Music  

The man Fela


Born on October 15, 1938 in Abeokuta and christened Olufela Olusegun Oludotun, by his parents, Reverend Israel Oludotun and Funmilayo Ransome-Kuti, the afrobeat maestro, in 1960, began to pioneer his own unique style of music called Afrobeat; a combination of funk, jazz, salsa, calypso and traditional Yoruba music.

As a child, the self-proclaimed Anikulapo (one that has death in his paunch), a name he took up as surname in mid 1970s, learned piano and drums, and led his school choir. In the 1950s, he told his parents that he was moving to London, England, to study medicine, but ended up attending the Trinity College of Music instead, where he studied classical music and developed an awareness of American jazz.

In 1963, Fela formed a band called Koola Lobitos, which later changed the name to Afrika 70, and again to Egypt 80, after disagreement ensued between him and some members of the band, who left after attending a music festival in Brasil.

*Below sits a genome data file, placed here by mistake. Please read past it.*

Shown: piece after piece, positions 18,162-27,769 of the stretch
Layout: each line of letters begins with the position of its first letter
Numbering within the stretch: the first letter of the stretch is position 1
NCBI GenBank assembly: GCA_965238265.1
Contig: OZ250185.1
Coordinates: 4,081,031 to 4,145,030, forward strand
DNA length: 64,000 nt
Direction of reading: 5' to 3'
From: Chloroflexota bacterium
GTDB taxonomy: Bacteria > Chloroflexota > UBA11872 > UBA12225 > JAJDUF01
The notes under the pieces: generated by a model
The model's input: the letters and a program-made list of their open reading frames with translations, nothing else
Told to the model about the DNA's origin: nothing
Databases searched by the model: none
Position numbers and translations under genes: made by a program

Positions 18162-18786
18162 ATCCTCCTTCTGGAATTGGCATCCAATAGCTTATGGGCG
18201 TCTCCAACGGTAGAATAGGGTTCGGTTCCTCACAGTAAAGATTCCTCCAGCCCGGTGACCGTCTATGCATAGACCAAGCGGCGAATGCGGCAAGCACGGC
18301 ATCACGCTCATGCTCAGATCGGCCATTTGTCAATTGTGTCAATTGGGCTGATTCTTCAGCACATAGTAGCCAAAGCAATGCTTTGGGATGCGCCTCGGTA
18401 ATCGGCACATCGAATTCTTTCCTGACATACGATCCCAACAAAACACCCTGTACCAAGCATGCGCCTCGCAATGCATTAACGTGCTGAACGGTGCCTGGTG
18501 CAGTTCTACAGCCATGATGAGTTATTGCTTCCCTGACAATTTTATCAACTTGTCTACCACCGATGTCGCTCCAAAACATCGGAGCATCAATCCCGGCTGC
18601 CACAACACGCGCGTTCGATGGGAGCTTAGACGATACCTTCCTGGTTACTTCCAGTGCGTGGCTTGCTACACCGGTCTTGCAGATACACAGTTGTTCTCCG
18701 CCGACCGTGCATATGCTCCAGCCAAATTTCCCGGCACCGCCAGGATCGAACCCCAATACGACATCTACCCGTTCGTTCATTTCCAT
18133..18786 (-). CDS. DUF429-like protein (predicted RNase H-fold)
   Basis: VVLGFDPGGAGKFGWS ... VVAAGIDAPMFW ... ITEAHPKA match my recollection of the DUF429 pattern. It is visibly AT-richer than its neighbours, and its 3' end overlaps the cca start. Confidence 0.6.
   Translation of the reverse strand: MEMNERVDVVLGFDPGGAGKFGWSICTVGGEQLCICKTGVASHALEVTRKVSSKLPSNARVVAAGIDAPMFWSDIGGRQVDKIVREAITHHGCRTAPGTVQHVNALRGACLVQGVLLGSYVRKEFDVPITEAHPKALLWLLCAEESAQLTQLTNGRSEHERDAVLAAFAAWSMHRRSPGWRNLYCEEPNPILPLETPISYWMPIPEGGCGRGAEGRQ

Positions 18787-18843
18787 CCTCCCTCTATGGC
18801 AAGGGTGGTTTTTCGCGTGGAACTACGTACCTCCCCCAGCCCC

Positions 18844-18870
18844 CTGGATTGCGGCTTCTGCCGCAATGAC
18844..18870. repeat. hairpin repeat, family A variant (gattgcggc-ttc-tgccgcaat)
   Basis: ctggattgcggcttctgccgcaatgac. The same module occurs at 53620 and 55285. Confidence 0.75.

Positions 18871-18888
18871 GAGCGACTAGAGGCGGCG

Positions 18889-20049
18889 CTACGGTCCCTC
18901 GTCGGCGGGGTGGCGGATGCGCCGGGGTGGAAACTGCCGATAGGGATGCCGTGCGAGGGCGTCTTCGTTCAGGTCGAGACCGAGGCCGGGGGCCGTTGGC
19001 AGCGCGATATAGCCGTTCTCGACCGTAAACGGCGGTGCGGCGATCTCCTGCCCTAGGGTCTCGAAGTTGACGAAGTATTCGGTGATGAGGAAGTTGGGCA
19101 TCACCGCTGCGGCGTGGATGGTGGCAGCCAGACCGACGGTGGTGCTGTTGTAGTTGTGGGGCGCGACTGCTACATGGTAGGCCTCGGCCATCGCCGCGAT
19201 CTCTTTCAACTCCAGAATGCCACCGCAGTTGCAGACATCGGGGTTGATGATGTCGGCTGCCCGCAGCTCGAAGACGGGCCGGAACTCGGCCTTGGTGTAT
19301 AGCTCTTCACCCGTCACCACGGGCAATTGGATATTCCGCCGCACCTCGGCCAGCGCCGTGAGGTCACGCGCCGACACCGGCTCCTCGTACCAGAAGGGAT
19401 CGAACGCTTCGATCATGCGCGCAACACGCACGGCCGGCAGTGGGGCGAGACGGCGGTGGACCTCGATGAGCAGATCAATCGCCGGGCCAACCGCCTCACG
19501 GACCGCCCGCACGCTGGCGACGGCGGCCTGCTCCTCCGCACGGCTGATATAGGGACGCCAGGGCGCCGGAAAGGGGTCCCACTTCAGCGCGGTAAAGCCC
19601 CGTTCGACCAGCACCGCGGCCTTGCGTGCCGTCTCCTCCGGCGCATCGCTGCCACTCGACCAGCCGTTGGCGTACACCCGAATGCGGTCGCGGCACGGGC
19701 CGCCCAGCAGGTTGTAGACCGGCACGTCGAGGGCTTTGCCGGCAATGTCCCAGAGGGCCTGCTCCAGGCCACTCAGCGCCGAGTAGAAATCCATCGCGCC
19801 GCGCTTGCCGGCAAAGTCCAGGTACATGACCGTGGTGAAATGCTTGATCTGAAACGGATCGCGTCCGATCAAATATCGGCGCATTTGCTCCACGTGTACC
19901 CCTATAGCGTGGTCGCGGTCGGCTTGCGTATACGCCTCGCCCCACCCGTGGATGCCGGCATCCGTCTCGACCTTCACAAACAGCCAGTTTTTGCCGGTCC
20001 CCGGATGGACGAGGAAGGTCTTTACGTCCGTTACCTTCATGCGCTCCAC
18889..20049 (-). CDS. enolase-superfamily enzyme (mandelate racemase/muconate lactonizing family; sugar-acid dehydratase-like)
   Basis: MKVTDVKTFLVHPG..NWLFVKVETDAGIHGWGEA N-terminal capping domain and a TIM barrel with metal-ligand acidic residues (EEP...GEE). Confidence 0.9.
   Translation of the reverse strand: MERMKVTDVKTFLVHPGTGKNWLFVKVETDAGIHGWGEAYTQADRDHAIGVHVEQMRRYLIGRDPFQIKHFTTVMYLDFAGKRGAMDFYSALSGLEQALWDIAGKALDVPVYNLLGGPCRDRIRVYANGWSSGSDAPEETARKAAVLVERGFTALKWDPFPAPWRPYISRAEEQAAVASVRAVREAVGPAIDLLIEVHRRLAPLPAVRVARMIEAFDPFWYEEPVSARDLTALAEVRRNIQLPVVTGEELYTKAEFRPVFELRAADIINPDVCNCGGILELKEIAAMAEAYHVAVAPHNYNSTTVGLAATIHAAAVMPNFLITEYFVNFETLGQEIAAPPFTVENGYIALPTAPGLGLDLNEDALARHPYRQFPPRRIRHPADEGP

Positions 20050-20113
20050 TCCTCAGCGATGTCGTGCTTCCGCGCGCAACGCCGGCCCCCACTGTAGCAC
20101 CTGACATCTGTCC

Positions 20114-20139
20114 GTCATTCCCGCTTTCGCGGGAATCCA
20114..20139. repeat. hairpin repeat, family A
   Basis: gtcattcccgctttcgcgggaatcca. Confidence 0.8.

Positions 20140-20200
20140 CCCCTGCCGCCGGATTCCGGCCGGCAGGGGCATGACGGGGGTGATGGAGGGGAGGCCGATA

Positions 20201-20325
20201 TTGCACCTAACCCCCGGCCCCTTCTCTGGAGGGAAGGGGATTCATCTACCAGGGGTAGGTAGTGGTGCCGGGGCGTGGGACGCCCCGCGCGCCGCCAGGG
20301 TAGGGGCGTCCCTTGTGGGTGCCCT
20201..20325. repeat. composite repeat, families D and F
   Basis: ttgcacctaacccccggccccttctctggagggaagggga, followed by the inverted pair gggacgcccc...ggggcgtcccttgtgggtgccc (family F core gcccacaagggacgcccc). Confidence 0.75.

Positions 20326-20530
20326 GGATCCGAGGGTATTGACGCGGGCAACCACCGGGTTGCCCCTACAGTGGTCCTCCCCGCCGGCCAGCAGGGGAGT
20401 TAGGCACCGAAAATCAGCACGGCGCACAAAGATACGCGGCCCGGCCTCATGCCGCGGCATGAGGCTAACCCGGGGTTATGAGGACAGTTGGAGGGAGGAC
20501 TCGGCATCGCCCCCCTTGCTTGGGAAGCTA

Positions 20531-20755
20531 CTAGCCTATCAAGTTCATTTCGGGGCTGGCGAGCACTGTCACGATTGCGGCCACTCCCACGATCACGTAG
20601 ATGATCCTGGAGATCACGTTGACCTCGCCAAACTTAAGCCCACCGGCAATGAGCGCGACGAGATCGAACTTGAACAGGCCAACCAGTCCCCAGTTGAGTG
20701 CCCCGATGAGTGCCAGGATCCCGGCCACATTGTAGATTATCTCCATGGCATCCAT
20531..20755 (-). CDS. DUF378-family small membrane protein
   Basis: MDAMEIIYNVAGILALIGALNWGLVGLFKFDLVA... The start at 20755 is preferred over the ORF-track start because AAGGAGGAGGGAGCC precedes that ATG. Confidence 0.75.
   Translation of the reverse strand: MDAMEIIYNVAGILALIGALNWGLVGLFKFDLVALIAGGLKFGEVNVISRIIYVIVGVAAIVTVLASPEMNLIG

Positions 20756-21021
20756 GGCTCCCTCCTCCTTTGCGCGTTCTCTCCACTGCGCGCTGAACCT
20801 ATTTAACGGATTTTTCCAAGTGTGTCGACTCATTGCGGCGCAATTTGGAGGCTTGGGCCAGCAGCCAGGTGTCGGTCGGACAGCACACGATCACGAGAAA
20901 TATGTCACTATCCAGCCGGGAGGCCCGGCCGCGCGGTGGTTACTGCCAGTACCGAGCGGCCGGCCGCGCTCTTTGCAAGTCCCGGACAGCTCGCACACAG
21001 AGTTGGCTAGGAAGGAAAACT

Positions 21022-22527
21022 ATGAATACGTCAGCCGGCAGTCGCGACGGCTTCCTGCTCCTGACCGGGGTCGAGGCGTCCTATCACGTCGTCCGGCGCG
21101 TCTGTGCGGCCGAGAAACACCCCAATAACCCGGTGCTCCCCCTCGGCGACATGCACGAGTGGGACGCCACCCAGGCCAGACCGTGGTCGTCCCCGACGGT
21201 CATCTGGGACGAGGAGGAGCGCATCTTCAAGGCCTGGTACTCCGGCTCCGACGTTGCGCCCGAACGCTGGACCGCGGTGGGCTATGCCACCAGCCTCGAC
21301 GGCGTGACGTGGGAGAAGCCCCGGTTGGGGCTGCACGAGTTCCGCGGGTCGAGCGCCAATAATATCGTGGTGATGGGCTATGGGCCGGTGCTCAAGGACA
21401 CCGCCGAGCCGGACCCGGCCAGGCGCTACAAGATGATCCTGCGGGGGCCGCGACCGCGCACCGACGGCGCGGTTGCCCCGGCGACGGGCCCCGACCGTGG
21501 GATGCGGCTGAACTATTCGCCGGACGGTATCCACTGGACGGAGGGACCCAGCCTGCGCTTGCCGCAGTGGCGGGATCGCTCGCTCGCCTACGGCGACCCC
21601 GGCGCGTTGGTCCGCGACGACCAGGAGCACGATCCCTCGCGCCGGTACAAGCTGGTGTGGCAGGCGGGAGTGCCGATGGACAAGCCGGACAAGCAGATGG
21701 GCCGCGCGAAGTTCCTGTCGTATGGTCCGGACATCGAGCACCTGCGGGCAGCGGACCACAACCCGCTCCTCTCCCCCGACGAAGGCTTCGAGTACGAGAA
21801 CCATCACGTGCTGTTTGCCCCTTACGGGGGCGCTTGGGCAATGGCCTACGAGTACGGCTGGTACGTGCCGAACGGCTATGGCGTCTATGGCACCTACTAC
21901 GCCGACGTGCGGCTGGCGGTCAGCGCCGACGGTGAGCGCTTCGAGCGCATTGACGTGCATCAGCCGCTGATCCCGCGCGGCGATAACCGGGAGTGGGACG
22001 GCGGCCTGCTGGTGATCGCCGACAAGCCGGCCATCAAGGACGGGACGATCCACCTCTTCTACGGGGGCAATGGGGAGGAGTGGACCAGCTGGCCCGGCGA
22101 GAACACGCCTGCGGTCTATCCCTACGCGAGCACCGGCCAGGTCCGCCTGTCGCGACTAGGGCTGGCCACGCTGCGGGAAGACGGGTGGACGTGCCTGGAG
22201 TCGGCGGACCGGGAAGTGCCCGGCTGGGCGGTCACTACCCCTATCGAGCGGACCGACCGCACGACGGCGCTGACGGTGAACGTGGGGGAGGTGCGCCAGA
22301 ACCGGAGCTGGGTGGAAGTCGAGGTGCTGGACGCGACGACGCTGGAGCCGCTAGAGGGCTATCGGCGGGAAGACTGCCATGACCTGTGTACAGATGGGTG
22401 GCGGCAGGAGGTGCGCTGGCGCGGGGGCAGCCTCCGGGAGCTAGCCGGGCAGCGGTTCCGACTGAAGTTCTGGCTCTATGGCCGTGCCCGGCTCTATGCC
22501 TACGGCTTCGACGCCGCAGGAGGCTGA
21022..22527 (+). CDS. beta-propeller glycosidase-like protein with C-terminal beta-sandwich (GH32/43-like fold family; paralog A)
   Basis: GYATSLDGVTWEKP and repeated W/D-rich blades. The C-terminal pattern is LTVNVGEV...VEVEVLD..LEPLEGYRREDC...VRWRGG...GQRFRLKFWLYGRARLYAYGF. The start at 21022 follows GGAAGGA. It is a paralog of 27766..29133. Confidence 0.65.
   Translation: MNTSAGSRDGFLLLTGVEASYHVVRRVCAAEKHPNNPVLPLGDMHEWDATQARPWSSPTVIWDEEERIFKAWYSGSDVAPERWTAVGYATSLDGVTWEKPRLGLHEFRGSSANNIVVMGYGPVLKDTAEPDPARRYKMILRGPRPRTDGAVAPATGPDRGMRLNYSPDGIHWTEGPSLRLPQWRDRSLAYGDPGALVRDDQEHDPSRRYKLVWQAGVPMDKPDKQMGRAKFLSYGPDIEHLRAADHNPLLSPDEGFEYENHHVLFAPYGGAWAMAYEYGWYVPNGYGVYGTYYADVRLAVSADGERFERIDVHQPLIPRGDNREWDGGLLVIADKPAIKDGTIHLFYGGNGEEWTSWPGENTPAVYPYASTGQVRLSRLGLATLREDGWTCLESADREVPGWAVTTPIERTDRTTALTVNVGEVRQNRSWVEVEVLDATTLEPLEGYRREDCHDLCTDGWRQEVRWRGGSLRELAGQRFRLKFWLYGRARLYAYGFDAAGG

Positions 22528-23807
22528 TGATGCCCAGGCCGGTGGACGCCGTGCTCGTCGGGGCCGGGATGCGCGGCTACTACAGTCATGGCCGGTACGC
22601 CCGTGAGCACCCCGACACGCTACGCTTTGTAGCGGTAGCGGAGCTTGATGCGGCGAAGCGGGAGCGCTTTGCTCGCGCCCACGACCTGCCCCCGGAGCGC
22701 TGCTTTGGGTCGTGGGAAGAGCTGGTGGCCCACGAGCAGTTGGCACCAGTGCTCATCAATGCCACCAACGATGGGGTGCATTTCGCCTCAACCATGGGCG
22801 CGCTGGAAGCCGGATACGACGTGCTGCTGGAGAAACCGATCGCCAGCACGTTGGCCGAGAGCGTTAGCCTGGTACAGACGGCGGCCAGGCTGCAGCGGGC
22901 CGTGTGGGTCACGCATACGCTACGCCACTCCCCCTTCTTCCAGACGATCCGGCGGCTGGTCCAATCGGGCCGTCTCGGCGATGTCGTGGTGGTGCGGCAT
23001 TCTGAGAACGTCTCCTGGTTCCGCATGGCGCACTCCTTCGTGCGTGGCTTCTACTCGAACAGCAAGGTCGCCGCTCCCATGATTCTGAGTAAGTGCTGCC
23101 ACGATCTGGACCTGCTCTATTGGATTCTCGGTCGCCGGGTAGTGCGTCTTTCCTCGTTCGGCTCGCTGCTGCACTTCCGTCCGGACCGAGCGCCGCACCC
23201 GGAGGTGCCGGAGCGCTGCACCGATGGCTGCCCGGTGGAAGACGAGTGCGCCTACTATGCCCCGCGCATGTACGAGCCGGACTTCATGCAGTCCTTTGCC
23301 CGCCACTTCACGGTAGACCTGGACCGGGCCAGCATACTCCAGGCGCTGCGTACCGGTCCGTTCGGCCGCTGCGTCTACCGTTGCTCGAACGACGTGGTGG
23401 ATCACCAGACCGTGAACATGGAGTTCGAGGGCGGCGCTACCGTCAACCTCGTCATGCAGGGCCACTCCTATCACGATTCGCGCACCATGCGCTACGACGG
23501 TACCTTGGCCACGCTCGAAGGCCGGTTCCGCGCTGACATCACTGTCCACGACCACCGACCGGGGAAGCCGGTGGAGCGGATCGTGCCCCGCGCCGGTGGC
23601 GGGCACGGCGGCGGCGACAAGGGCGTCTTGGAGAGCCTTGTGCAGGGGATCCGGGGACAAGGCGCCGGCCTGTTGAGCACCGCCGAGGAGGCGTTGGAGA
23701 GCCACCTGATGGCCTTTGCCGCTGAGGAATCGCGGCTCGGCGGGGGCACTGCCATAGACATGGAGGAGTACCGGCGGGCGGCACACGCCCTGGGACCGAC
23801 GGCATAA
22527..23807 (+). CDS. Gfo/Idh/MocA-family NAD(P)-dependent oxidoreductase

Between 1970s and ‘80s, his rebellious song lyrics established him as political dissident. As a result, Afrobeat was associated with making political, social and cultural statements about greed and corruption.

One of songs, Zombie, questioned the then military’s (soldiers) blind obedience to carrying out orders. Another, V.I.P. (Vagabonds in Power), seek to empower the disenfranchised masses to rise up against the government.

Rather than abandon his cause, however, Kuti used these experiences as inspiration to write more lyrics. He produced roughly 50 albums over the course of his musical career, including songs for Les Negresses under the pseudonym Sodi in 1992.

In 1989, three years after touring the United States, he released the Beasts of No Nation album, which portrays world leaders as cartoon vampires baring bloody fangs. Fela sang in a combination of Pidgin English and Yoruba.

Arrested 200 times, Fela was repeatedly beaten for writing lyrics that questioned the Nigerian government, and this left him with lifelong scars. Not deterred, he continued to write political lyrics, producing 50 albums until he died on August 2, 1997, in Lagos.

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Fela Anikulapo Kuti


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